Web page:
So that’s the rules, and those hoping to win office were told – TINA [“There Is No Alternative”], as Margaret Thatcher used to say.
Instead, Kshama flouted both rules not once but twice. She didn’t just ignore the Democrats, she openly challenged them as servants of the 1%. The first time was against Frank Chopp, founder of Solid Ground, with a liberal pedigree and a power base in Olympia. Startling to say the least.
It was a fluke, many said; Chopp had become arrogant, Olympia-centric in a highly political district. Conlin was supposed to be different. The quintessential likable Seattle liberal. Supposedly, Conlin’s only real opponent was Carver, running a vanity race with his own money, and a few endorsements.
The result was no fluke. As of Monday night, we have Conlin at 47.86% with 59,760 votes, Kshama at 34.92% with 43,601 votes, and Carver at 16.67% with 20,812 votes. So outspent by roughly 2 to 1 by Carver, she got over twice his tally, and outspent by 7 to one, she denies Conlin a majority, coming within 13 points and roughly 16,000 votes in a primary, where older more conservative voters supposedly predominant.
It’s nothing short of an earthquake. If nothing else, Kshama has shown a new path for independent candidates who directly advance working people’s interests and issues. It opens the way for candidates to challenge the status quo and directly oppose the low wage work, unaffordable housing, cuts in mass transit, budget cuts along subsidies to rich, and the remaking of our city as a playground for the well-to-do.
Even with these numbers, some wags are postulating that her numbers are just sending a message of discontent to Conlin and they will come around and vote for him in November. It’s a message alright, but I would say it is directed at the people who like to think they run this town. We’ll see in November, and then win or lose, it’s on to the fight for a $15/hr minimum wage in 2014.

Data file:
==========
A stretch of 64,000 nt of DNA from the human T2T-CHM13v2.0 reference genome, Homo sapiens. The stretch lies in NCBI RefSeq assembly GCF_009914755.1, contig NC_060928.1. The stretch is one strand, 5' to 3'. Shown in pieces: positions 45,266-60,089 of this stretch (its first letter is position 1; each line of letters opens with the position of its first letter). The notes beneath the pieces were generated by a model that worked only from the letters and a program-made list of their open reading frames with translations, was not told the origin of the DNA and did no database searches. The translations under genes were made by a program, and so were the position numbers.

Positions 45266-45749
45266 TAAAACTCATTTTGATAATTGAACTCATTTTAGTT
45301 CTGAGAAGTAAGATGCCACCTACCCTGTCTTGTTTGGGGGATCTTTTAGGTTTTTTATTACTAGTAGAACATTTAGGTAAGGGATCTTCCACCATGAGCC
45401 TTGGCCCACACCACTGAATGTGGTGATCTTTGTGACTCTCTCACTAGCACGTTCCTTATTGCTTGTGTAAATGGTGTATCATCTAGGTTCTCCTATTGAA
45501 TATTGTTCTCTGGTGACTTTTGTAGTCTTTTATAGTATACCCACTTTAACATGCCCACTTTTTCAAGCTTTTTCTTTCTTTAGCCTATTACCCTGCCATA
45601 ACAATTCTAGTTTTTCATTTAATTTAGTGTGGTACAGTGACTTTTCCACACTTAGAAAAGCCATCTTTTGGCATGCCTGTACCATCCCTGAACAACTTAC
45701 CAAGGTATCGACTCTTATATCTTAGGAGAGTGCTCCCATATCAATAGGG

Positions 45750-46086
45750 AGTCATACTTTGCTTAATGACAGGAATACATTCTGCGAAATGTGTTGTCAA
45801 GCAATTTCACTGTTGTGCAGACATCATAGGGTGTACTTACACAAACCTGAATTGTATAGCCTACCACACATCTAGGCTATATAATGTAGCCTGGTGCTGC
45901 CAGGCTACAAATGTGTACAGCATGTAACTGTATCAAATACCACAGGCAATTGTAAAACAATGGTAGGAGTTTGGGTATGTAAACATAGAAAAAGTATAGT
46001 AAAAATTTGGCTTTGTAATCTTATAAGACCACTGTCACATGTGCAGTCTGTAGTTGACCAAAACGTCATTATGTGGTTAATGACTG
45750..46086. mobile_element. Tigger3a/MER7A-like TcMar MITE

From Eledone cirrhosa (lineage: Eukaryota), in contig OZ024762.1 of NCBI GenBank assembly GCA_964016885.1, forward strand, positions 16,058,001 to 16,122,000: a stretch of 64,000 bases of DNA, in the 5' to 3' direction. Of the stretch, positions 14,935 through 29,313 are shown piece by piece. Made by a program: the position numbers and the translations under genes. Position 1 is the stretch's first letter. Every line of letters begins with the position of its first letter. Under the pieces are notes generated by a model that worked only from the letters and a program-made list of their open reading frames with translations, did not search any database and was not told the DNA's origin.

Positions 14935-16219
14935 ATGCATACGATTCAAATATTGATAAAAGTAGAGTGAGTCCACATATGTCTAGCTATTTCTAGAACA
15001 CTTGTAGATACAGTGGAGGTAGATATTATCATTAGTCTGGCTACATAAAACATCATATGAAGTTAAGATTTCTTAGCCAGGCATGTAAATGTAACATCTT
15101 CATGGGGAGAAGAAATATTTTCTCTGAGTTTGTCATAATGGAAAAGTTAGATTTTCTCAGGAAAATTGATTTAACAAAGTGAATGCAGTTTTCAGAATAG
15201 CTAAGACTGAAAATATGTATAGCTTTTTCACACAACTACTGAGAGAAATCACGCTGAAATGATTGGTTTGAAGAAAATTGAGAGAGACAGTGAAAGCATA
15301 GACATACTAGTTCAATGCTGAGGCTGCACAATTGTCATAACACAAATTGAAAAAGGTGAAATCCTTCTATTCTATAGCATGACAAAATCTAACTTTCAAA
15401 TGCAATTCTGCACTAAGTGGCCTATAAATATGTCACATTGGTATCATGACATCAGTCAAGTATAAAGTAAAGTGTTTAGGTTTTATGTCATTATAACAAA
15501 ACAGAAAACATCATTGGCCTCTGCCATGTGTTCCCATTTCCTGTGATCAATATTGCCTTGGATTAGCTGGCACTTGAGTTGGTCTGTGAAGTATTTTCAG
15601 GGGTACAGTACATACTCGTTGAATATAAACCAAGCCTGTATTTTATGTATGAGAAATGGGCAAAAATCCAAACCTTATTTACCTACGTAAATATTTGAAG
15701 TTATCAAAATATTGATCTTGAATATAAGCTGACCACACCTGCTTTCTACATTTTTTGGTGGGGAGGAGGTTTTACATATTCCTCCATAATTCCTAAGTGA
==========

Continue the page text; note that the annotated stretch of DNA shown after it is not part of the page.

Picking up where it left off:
7 Replies to “The real meaning of Kshama Sawant's stunning numbers”
You totally missed the actual new path that Sawant has pioneered. What she advocates isn’t the slightest bit different from what people on the left have been advocating for years. What she did differently is follow the third piece of conventional wisdom which you didn’t mention–human contact is a very good substitute for money. Unlike most third party candidates of any stripe, she has a doorbelling operation, consisting in large part of her students.
Does this presage lots more people on the left dropping the delusion that the majority of voters make decisions on the basis of candidate platforms? If it does, we’ll be seeing some major changes in local politics before long.
Martha, I volunteer with the campaign and am not one of her students. Her doorbelling operation does not consist of her students, sorry to disappoint you. Our volunteers consist overwhelmingly of people who are excited to actually support something meaningful like a $15/hour minimum wage.
This discussion illustrates how divided the Left is in America and in Washington State. A large faction of the Democratic Party is struggling to push the party to the left. On the other hand, many progressives (Socialists, Greens, Anarchists, Independents) have given up on the Democratic Party — with substantial justification.
As I always say: Angry conservatives take over the GOP, angry progressives flee the Democratic Party. This usually results in both major parties moving to the right and in progressives becoming more powerless.
Now and then third party candidates win. Even if they don’t win, their ideas influence the public’s opinions and, over the long run, change the two major parties. Alternatively, the third parties may scare away some voters and may cause a backlash from moneyed sources. Over time, political tectonics may shift to favor a powerful third party; that hasn’t happened in many decades. But the long arc of history tends towards justice, as MLK said.
Progressives might be more effective if they were united, either behind a third party or behind progressive Dems. Alas, that can’t be forced, and maybe the division has some advantages.